El Malecon, that grand esplanade that separates Havana from the sea, draws you like a magnet. It seems most powerful late in the afternoon, like today. The sun, hidden behind a thunderhead over the Gulf Stream, is slowly sliding toward the western horizon. A look around and you can see four or five of these billowing dark cloud formations and their slanting rain returning to the sea. Occasionally, the fringes of the clouds glow briefly from lightning and eventually the thunder’s rumble reaches shore. The air has cooled and the wind has picked up, but no rain yet.
As the clouds move on, fishermen begin to drift to the sea wall, rods in hand. They congregate near the end of El Malecon, at the entrance to Havana’s harbor. Mostly men, young and old alike, stand on the wall “reading the water.”
Slowly, with much discussing, they begin to unwrap and share their fish seducers. Hooks baited, the first casts are made. Lines drawn taut. Wait. Wait. Gazing over the water, exchanging glances.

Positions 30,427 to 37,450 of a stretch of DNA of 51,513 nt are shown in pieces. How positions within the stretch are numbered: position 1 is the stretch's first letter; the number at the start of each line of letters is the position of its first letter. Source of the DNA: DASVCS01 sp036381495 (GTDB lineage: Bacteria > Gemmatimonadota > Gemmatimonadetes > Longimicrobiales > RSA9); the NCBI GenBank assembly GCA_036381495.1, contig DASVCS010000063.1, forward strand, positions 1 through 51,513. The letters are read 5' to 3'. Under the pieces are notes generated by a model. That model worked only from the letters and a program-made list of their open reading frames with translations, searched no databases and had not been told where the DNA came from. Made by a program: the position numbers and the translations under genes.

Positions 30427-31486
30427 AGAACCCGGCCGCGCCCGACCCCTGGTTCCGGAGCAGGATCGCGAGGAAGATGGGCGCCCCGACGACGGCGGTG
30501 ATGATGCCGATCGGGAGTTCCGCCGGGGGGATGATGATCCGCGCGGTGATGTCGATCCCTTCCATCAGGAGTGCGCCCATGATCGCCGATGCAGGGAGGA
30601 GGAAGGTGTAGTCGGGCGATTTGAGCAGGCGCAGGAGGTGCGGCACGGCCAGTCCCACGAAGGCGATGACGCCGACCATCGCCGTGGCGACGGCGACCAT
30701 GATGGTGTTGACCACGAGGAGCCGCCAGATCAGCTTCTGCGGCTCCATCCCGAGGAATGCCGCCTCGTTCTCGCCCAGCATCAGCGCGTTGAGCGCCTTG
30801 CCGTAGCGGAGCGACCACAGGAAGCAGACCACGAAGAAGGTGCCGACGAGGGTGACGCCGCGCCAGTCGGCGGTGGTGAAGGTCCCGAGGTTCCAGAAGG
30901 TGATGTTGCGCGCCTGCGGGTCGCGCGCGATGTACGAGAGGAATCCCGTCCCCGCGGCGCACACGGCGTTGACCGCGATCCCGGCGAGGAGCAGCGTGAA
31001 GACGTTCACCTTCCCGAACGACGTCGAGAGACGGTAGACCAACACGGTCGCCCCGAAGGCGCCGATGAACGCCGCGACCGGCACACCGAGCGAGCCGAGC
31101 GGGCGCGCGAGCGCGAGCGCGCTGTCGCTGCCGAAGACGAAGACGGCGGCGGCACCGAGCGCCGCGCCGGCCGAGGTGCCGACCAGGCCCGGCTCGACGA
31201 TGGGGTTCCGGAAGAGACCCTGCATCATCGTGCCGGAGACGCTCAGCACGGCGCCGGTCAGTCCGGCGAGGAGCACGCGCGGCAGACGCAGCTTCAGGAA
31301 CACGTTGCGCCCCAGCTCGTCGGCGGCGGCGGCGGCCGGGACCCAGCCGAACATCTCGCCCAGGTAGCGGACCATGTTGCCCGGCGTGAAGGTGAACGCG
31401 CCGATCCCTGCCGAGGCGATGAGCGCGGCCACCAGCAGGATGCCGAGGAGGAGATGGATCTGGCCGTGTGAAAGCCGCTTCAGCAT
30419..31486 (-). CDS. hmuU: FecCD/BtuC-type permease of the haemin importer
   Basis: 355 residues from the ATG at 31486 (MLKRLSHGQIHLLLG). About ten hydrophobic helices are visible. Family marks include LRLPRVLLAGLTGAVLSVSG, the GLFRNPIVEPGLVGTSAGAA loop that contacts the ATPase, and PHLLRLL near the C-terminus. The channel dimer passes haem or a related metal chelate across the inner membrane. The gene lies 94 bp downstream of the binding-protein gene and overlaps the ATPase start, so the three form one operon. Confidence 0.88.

He can’t have gone, he said “Christ knows he can’t have gone. He’s making a turn. Maybe he has been hooked before and he remembers something of it.” Then he felt the gentle touch on the line and he was happy.
Perhaps I should not have been a fisherman, he thought. But that was the thing that I was born for.
― Ernest Hemingway, The Old Man and the Sea
A peacefulness, contentment is palpable. Most Cubans have very little materially, but they have a spirit about them that amazes. They love their country, are warm and friendly, and eager to share their stories.
As evening crowds in, I find myself scanning the darkening horizon wondering if I may catch a glimpse of old man Santiago returning from the sea.